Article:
Somebody oughta check Amazon to determine how far down it is in the ratings.
22 posted on 12/16/2003 1:05:49 PM PST by Liz
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To: Grampa Dave
Churchill and Reagan, and the Duke of Marlborough are as well.He likes good, effective leaders.Geez, man, don't be as dumb as TLBSHOW...

Try to learn a tad about the man before you call him a leftist.
23 posted on 12/16/2003 1:09:38 PM PST by habs4ever
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To: habs4ever
If he is a conservative, that doesn't give him a pass on this.
24 posted on 12/16/2003 1:15:21 PM PST by Grampa Dave (George $orea$$ has owned and controlled the Rats for decades!)
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To: Liz
FWIW: Sales Rank: 149

25 posted on 12/16/2003 1:29:22 PM PST by Constitution Day (Iraqi blogger to President Bush: "The bones in the mass graves salute you, Avenger of the Bones.")
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To: habs4ever; Grampa Dave
Black claimed FDR was "the savior of American capitalism"

Black: "Franklin D. Roosevelt was the most important person of the twentieth century."

I don't feel so good.


26 posted on 12/16/2003 1:49:50 PM PST by AdamSelene235 (I always shoot for the moon......sometimes I hit London.- Von Braun)
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To: AdamSelene235
Thanks. I hope that you get feeling better.
27 posted on 12/16/2003 1:57:56 PM PST by Grampa Dave (George $orea$$ has owned and controlled the Rats for decades!)
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To: Constitution Day
Not bad. Thanks.
28 posted on 12/16/2003 2:52:01 PM PST by Liz
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To: AdamSelene235; Grampa Dave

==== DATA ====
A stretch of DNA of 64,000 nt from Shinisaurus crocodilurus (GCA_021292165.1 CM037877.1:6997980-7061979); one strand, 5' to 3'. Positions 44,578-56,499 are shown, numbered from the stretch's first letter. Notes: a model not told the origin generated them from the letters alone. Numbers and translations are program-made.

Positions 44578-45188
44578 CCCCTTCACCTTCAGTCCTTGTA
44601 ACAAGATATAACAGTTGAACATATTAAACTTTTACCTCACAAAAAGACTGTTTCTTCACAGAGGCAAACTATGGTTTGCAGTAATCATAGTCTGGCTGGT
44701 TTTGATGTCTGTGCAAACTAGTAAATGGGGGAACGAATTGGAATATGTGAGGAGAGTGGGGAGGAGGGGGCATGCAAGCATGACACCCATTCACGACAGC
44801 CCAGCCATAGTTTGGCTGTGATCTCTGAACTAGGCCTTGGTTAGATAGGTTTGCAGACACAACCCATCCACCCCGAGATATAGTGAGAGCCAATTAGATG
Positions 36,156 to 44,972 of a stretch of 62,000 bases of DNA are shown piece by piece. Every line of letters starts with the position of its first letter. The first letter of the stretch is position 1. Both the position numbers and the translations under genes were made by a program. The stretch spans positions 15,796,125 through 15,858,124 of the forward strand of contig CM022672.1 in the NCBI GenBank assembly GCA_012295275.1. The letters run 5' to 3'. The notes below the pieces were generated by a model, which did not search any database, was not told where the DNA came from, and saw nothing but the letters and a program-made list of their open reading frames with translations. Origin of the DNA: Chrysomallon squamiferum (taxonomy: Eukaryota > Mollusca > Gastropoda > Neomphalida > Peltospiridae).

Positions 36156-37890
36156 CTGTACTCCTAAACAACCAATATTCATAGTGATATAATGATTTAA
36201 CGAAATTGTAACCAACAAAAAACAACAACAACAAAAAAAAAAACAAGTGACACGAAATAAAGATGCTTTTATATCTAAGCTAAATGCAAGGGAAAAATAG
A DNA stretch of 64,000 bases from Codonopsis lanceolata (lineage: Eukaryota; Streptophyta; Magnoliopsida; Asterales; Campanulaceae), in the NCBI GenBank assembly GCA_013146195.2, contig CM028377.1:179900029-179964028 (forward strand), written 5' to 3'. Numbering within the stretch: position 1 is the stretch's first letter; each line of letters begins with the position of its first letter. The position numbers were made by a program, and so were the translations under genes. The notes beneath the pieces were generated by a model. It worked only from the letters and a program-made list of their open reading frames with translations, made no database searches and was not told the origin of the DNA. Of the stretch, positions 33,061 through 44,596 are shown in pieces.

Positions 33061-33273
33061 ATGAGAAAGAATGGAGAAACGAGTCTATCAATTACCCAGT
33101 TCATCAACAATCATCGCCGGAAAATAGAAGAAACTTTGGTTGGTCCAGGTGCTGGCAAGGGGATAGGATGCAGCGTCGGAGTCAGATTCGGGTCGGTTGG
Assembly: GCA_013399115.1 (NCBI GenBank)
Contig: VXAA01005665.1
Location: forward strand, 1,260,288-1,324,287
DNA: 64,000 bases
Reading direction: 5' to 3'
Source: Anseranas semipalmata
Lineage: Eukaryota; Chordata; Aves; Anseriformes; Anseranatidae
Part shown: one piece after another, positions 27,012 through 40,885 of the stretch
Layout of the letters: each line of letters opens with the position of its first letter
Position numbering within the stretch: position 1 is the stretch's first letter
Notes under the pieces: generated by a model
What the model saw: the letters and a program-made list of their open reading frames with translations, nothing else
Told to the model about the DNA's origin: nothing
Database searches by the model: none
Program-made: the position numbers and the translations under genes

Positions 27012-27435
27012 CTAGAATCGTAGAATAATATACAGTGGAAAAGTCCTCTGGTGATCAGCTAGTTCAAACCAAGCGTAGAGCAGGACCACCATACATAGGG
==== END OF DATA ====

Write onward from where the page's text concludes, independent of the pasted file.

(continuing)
Somebody get Adam a barf bag, quick.

God, that FDR stuff is so sick.

29 posted on 12/16/2003 5:12:45 PM PST by Liz
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To: AdamSelene235; Beck_isright; Grampa Dave; BOBTHENAILER; Citizen of the Savage Nation; ...

DATELINE 11-19-2003

At Hollinger Big Perks in A Small World / by Steven Pearlstein

EXCERPTED It's amazing the coincidences you find digging into Hollinger International, the publishing empire that includes Chicago's Sun-Times and London's Daily Telegraph and is quickly slipping from Conrad Black's control.

.......there's Washington superhawk Richard Perle, who heads Hollinger Digital, the company's venture capital arm. Seems that Hollinger Digital put $2.5 million in a company called Trireme Partners, which aims to cash in on the big military and homeland security buildup. As luck would have it, Trireme's managing partner is none other than . . . Richard Perle.

Perle, of course, has been pushing hard for just such a military buildup from his other perch at the Pentagon's secretive and influential Defense Policy Board, where there are a number of other Friends of Hollinger.

There's Gerald Hillman, managing partner of Hillman Capital, which also got a $14 million investment from Hollinger, according to the Financial Times. Hillman is also a partner at Trireme.

Between 1998 and 2002, as Hollinger paid out more than $200 million to Black and close associates in the form of salary, management fees and non-compete payments, the company was able to eke out a total profit of $23 million. During that period, Hollinger shares fell 25 percent while other publishing shares rose -- 17 percent at Gannett and 20 percent at Knight Ridder.

This is all, of course, vintage Black, who got his start as a corporate wheeler-dealer snookering Canadian widows and raiding employee pension funds. But shame on Hollinger's directors for letting themselves be used as corporate hood ornaments, lending legitimacy to Lord Black's financial manipulations and relentless social climbing.

Only one, former Illinois governor James Thompson, was willing to defend himself yesterday, suggesting at one point that there was only so much directors could do with a chief executive wielding absolute voting control. So far, however, there is scant evidence that any of them even tried, at least until dissident shareholders threatened to sue.

Copyright 2003, The Washington Post Co. All Rights Reserved

30 posted on 12/16/2003 5:27:25 PM PST by Liz
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To: Liz
The drumbeat gets louder...

31 posted on 12/17/2003 5:42:35 AM PST by JohnGalt (neo-“Mac, Leroy, and José, you do the fighting and dying, we’ll do the talking”-cons)